Charlottesville, a Divided Nation, and the Civity Counter-story

 

Malka Kopell and Palma Strand are the co-founders of Civity, a framework of bridging divides to strengthen communities.  Civity was conceived after a series of conversations between the two about citizens, civic engagement, government, and public challenges that began informally almost a decade ago.  Common Party is honored to welcome Malka and Palma as members of our Commoners advisory board, and we are pleased to reprint their incisive response to Charlottesville from the Civity.org blog. 

 

We at Civity, along with people throughout the country, have been gripped by the recent events in Charlottesville.

 

Before Charlottesville, there was Portland. Before Portland, Charleston. Before Charleston, Ferguson. The list goes on.

 

In the wake of these and similar horrific events, we along with many others are beset by questions that we turn over and over in our minds.

 

We look back: What happened? How did it happen? Why did it happen?

 

We also look ahead: What’s next? What can I do?

 

And, even more deeply, we search for meaning: What do these terrible occurrences tell us about our country? About us?

 

From our efforts to make sense of and respond to these questions emerges a story about who we are as a society.  This story becomes our lived reality as it shapes what we do and how we interact with each other.

 

The dominant story in our nation right now is a story of division. This story tells us that America is a divided county, driven by an “us vs. them” psychology. Black versus white. Rich versus poor. Rural versus urban. Left versus right. Christian versus Jew versus Muslim. In this story, we huddle together with other people who are like us, and we fear people who are different.

 

The “us vs them” story is rampant. It’s all over the media. It’s being perpetrated and perpetuated and in some cases exploited by our leaders. It’s the subject of much discussion, many anecdotes, and much hand-wringing.

 

There is truth in this story of division. And there is a certain relief in hearing and acknowledging that truth. Remember the “post-racial” or colorblind story from not so very long ago when we elected our first Black president? Or the “everyone can make it in America” story that was out there before the Occupy movement called out widening economic divides? We’re glad that the unreality of those fables has been exposed. At least the “we are divided” story is honest, even if raw and very troubling.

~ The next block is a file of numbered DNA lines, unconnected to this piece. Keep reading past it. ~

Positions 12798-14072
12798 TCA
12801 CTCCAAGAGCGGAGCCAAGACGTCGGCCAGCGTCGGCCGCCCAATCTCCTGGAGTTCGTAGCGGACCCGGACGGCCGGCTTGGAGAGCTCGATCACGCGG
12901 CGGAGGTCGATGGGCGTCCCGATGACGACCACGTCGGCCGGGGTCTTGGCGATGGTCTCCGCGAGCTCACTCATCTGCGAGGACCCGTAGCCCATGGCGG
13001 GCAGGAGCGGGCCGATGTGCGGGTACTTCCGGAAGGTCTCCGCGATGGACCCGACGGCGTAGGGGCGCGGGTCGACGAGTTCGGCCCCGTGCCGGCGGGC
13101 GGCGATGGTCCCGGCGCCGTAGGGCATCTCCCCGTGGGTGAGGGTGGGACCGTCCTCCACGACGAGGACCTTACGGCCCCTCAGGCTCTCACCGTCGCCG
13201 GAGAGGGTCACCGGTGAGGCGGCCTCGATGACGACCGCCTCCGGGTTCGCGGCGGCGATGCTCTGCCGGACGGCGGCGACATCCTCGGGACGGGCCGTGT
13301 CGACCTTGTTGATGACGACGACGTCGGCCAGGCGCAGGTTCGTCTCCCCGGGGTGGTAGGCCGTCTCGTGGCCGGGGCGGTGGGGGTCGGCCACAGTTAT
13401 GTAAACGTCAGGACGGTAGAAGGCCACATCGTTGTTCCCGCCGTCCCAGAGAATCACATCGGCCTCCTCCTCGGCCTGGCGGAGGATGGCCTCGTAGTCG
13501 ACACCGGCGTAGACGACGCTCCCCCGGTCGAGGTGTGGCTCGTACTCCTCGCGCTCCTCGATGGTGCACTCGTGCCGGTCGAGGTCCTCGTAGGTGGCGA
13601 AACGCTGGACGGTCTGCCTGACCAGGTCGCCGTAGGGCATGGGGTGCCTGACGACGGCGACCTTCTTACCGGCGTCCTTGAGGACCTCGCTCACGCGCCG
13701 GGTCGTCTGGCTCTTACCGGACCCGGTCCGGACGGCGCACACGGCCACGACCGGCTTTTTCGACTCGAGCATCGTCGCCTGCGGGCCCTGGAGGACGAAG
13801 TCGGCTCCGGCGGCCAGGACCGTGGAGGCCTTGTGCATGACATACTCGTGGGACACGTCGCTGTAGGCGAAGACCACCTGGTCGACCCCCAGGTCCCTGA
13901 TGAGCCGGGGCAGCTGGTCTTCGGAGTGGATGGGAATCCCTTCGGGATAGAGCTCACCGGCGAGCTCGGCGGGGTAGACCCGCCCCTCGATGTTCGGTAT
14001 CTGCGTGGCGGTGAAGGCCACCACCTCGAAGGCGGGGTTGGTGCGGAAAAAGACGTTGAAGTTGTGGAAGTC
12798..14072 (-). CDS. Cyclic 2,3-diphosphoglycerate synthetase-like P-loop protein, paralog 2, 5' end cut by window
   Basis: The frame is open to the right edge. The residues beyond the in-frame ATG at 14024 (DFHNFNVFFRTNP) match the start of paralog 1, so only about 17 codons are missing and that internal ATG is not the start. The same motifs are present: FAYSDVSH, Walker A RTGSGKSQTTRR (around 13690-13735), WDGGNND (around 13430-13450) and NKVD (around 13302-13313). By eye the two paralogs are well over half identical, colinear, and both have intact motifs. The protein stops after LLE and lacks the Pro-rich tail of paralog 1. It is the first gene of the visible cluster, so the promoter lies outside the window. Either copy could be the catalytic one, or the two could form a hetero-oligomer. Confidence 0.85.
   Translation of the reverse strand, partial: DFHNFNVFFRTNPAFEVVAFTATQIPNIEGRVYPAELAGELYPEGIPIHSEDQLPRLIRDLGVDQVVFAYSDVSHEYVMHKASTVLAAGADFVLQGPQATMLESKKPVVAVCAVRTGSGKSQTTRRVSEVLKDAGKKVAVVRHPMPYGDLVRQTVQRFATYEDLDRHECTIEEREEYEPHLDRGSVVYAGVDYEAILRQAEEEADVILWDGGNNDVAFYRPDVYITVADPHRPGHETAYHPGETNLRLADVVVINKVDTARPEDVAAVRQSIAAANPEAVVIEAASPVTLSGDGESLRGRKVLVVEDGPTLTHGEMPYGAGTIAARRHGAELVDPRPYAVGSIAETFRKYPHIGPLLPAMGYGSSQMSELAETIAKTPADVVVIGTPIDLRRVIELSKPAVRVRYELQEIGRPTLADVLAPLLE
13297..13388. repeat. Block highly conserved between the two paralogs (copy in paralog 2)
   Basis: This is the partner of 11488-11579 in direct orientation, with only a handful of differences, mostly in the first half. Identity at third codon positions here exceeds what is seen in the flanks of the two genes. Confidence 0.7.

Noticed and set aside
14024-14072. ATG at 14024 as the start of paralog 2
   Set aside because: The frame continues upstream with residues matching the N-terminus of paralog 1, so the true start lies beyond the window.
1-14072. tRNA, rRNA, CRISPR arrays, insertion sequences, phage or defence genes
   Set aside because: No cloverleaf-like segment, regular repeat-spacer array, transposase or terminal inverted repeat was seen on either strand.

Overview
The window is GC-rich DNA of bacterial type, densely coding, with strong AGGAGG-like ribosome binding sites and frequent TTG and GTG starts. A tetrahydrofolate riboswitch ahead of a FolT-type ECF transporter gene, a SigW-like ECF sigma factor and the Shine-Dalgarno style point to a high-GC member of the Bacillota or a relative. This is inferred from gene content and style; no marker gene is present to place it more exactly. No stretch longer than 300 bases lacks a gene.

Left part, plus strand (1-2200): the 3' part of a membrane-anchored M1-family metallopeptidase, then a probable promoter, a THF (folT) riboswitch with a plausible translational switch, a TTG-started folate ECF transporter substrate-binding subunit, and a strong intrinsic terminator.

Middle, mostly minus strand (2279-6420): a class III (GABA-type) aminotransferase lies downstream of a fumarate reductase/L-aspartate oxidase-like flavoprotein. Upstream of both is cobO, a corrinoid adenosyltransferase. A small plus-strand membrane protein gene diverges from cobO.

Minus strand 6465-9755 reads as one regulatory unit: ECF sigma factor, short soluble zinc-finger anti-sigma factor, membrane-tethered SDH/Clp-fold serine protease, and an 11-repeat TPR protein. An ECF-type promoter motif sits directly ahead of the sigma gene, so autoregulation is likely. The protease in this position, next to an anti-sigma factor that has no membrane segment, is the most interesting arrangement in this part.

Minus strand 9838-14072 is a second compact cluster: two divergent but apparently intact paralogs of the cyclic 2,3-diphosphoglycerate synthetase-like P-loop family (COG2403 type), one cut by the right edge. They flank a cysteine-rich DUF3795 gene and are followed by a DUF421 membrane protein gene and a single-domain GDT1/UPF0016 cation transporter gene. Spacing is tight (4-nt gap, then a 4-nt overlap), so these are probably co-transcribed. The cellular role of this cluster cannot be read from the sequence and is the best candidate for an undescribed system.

But this story isn’t the final story: The story of today isn’t necessarily the story of tomorrow.  Nor is this story the whole story: There is more going on in the country than “us versus them.”

 

Every day, in our interactions and relationships with others, each of us contributes to the story of who we collectively are. Many times we "other" people who are different. But sometimes we reach out and connect instead. Every interaction is a moment of possibility – we can stick with saying NO to people out of fear or we can venture to KNOW them.

 

Relationships between people create our society and our culture. And even small interactions are powerful. When interacting with someone, especially someone we don’t know well who is different from us, even a “hello”, or a “thank you” or a “how are you doing?” can have a big effect. And a ten-minute conversation can accomplish even more.

 

Small interactions directly affect other people – and ourselves. They also ripple out to an even wider circle. We’ve all heard of “micro-aggressions,” right? Well, “micro-inclusions” are just as powerful.

 

Building relationships of respect and empathy with people who are different is the cornerstone – and definition – of Civity. We gave Civity a name because there wasn’t a word for it, and we need words to tell a story. We also need actions to bring a story to life: a story that offers possibilities for connection with people who are different – rather than the current story we are hearing over and over again of inevitable division. 

 

As we engage differently with people around us – with a micro-inclusion or a Civity conversation – we alter the story by contributing a moment of connection, rather than division. Every time we connect with someone we didn’t understand, or know, or trust before, we are adding to the Civity story, making it bigger, more dominant, and more powerful. And adding to the Civity story builds Civity itself. As we experience moments of connection, our belief that division is not inevitable grows, and as our belief grows we are more likely to connect.

 

This may sound like a very tall order, especially right now, but reaching across divides doesn’t mean connecting with someone you see as standing against everything you are or care about. There are plenty of divides that have grown between reasonable people who simply live in different filter bubbles, plenty of opportunities to reach out to someone who is different from you but also wants to find common ground. Even taking a small risk changes things.

 

Our Civity response to Charlottesville is not to turn away from the “us versus them” story, but also to take those small risks with those we do not currently understand, to nurture and reinforce the NO to KNOW story. Every day brings us many opportunities for interaction, opportunities to connect in a different way.

 

We invite you to join us in building Civity.  Let’s create the story together.

 

 

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